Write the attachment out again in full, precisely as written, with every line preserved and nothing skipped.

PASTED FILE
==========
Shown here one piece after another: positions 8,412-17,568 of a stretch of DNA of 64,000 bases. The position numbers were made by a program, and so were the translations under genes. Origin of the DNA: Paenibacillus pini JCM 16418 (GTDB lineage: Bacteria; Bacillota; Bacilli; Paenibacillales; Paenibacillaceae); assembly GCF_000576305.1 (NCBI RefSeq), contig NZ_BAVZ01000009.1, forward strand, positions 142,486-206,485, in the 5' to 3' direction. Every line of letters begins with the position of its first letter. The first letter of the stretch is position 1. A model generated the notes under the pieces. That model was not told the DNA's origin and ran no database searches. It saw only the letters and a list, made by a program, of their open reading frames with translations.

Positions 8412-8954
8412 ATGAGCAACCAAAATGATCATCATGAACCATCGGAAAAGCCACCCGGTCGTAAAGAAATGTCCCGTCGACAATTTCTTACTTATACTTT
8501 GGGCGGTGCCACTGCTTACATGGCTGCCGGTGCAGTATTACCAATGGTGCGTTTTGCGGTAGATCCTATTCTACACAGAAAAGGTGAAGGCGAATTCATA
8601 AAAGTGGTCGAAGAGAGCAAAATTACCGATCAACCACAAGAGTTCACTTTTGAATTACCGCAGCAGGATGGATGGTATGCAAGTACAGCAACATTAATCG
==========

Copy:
Shown here one piece after another: positions 8,412-17,568 of a stretch of DNA of 64,000 bases. The position numbers were made by a program, and so were the translations under genes. Origin of the DNA: Paenibacillus pini JCM 16418 (GTDB lineage: Bacteria; Bacillota; Bacilli; Paenibacillales; Paenibacillaceae); assembly GCF_000576305.1 (NCBI RefSeq), contig NZ_BAVZ01000009.1, forward strand, positions 142,486-206,485, in the 5' to 3' direction. Every line of letters begins with the position of its first letter. The first letter of the stretch is position 1. A model generated the notes under the pieces. That model was not told the DNA's origin and ran no database searches. It saw only the letters and a list, made by a program, of their open reading frames with translations.

Positions 8412-8954
8412 ATGAGCAACCAAAATGATCATCATGAACCATCGGAAAAGCCACCCGGTCGTAAAGAAATGTCCCGTCGACAATTTCTTACTTATACTTT
8501 GGGCGGTGCCACTGCTTACATGGCTGCCGGTGCAGTATTACCAATGGTGCGTTTTGCGGTAGATCCTATTCTACACAGAAAAGGTGAAGGCGAATTCATA
8601 AAAGTGGTCGAAGAGAGCAAAATTACCGATCAACCACAAGAGTTCACTTTTGAATTACCGCAGCAGGATGGATGGTATGCAAGTACAGCAACATTAATCG